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Creative Zen Vision:M music, video player

Watch out, Apple

First Look Creative went ahead with its Zen Vision:M launch today, despite the player's appearance on the company's Japanese website yesterday. Cock-up or conspiracy? We'll leave that to others to decide, but we can say the Vision:M itself is no cock-up - it's an impressively engineered top-of-the-line music and movie player.

A glance at the spec. sheet shows it's functional superiority over the fifth-generation iPod, which Apple launched back in October. As the tide of the Apple-Creative "war" - Creative's word, not mine - has shown over the last few years, technological superiority doesn't always guarantee success. Creative says it shipped 8m MP3 players this year - Apple's tally is more than double that. Apple has the edge on storage capacity: it offers 30GB and 60GB iPods; the Vision:M only runs to 30GB.

Creative Zen Vision:M music and video player

Still, the Vision:M leads its arch-rival in so many other ways: its display can show 262,144 colours to the iPod's 65,536. Both are 2.5in in the diameter, and have a 320 x 240 resolution. Alas, I didn't have a video iPod with me to compare directly with the Vision:M, but the latter's screen is clear and crisp, with more vivid, richer colours. The mixture of pop videos and recorded TV shows on the device I played with looked just fine. Whether anyone really wants video on the move, particularly on such a small screen, is open to question, but if they do, their content will look good on the Vision:M. Not that it looks bad on the Apple product, mind...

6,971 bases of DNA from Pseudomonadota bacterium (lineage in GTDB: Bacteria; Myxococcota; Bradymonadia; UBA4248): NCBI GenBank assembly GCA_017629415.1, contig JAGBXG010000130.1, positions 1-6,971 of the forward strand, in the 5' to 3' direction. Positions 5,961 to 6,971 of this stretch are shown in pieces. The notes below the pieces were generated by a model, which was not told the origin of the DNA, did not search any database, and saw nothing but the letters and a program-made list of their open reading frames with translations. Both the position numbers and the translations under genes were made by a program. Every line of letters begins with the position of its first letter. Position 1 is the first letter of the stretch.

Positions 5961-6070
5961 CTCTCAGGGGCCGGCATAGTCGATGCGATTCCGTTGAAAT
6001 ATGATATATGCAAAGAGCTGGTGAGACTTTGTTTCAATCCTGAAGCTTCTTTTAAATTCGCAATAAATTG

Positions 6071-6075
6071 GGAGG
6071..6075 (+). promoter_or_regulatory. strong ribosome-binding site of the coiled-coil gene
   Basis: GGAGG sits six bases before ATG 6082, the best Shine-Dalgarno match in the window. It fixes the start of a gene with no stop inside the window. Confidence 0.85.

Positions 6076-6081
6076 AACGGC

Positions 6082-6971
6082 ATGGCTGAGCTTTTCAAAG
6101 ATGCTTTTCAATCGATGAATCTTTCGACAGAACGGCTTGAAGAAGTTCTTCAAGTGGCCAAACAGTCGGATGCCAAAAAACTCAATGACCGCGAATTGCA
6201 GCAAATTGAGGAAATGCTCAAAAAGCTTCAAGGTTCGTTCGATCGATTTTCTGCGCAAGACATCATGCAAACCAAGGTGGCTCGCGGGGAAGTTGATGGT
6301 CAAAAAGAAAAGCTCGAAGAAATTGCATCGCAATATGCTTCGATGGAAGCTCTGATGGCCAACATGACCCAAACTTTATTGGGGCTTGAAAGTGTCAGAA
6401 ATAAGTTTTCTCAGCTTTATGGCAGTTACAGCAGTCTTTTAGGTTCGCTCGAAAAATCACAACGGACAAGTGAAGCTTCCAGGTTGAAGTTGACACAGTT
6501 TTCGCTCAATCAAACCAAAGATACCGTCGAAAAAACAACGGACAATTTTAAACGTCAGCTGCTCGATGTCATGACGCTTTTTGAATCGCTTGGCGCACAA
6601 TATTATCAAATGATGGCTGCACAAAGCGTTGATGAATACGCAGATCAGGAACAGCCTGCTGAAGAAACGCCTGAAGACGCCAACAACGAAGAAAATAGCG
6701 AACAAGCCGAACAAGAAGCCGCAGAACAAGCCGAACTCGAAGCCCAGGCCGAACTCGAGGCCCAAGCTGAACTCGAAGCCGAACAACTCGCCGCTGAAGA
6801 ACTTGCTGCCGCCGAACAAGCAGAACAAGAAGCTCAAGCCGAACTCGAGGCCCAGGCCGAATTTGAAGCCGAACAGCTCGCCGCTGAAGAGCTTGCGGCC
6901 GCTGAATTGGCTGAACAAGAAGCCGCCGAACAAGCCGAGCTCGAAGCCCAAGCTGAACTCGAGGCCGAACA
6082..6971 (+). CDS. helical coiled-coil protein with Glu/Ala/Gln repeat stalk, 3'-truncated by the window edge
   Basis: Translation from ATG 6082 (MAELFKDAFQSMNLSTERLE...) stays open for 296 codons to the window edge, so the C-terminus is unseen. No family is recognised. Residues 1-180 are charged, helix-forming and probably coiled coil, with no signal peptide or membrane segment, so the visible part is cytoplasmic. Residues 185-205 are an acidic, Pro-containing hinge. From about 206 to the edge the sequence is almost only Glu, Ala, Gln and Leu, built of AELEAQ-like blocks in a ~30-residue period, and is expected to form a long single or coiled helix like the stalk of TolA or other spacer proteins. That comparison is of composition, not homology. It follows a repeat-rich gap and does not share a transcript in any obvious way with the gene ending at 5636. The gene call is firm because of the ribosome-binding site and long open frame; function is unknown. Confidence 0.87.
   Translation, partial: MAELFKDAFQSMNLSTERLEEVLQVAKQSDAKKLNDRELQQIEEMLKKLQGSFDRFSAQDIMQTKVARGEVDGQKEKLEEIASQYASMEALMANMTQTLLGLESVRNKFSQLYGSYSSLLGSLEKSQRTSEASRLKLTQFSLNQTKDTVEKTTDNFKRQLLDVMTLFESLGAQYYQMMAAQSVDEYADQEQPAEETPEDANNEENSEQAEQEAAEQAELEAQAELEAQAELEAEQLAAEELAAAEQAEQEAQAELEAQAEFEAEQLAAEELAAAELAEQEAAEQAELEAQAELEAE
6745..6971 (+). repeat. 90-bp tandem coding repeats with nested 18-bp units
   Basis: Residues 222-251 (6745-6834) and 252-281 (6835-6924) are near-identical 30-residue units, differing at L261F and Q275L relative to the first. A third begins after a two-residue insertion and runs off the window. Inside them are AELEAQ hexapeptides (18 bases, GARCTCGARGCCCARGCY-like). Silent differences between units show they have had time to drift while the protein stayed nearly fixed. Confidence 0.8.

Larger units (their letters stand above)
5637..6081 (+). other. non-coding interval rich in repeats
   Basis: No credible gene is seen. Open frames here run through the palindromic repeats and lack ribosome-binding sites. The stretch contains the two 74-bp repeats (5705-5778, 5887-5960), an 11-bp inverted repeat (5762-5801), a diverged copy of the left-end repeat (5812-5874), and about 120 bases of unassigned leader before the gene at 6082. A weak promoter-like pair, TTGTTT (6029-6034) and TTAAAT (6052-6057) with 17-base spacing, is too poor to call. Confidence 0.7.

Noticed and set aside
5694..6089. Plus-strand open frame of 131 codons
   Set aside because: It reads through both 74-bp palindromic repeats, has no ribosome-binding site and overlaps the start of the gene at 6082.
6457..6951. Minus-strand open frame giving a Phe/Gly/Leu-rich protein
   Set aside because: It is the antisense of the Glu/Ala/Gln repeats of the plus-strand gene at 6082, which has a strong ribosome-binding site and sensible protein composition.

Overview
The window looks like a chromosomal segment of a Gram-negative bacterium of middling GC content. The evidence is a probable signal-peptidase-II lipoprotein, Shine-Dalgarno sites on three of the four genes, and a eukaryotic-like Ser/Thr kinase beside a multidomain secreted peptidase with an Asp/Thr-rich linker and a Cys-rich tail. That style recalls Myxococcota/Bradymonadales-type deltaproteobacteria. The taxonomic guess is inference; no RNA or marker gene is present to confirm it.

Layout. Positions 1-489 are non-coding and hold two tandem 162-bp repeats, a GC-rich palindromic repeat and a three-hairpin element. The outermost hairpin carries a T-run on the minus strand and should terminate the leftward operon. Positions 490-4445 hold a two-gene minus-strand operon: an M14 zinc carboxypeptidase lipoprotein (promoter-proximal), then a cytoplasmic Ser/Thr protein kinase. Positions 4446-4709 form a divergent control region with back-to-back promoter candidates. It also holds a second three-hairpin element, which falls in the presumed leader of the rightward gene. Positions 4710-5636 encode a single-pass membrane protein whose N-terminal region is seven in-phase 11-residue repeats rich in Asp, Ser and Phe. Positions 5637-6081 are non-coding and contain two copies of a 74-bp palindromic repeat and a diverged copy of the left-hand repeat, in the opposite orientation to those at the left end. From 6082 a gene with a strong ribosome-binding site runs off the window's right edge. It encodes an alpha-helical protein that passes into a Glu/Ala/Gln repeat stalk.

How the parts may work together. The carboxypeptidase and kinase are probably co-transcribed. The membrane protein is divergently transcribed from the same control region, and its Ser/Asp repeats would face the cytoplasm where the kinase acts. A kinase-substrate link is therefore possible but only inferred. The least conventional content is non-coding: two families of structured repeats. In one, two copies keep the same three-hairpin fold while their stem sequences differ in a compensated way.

The Vision:M feels well made, and solid in your hand. It's rather thicker than the video iPod, and at first the near-2cm depth seems overly large. But it doesn't feel large when you hold it. The back panel is smaller than the front, so the sides slope back, which diminishes the apparent thickness. The bottom of the player is host, as per the iPod, to a dock connector that can feed the player with power, audio and USB 2.0 connectivity through the optional dock. There's also a recessed reset button, something you really shouldn't need on a consumer electronics product.

On the left-hand side is a microphone, while the top is home to the 3.5mm earphone-jack socket and the dual-purpose power/hold slider. Slide it one way to turn the machine on and off, the other way to lock the controls.

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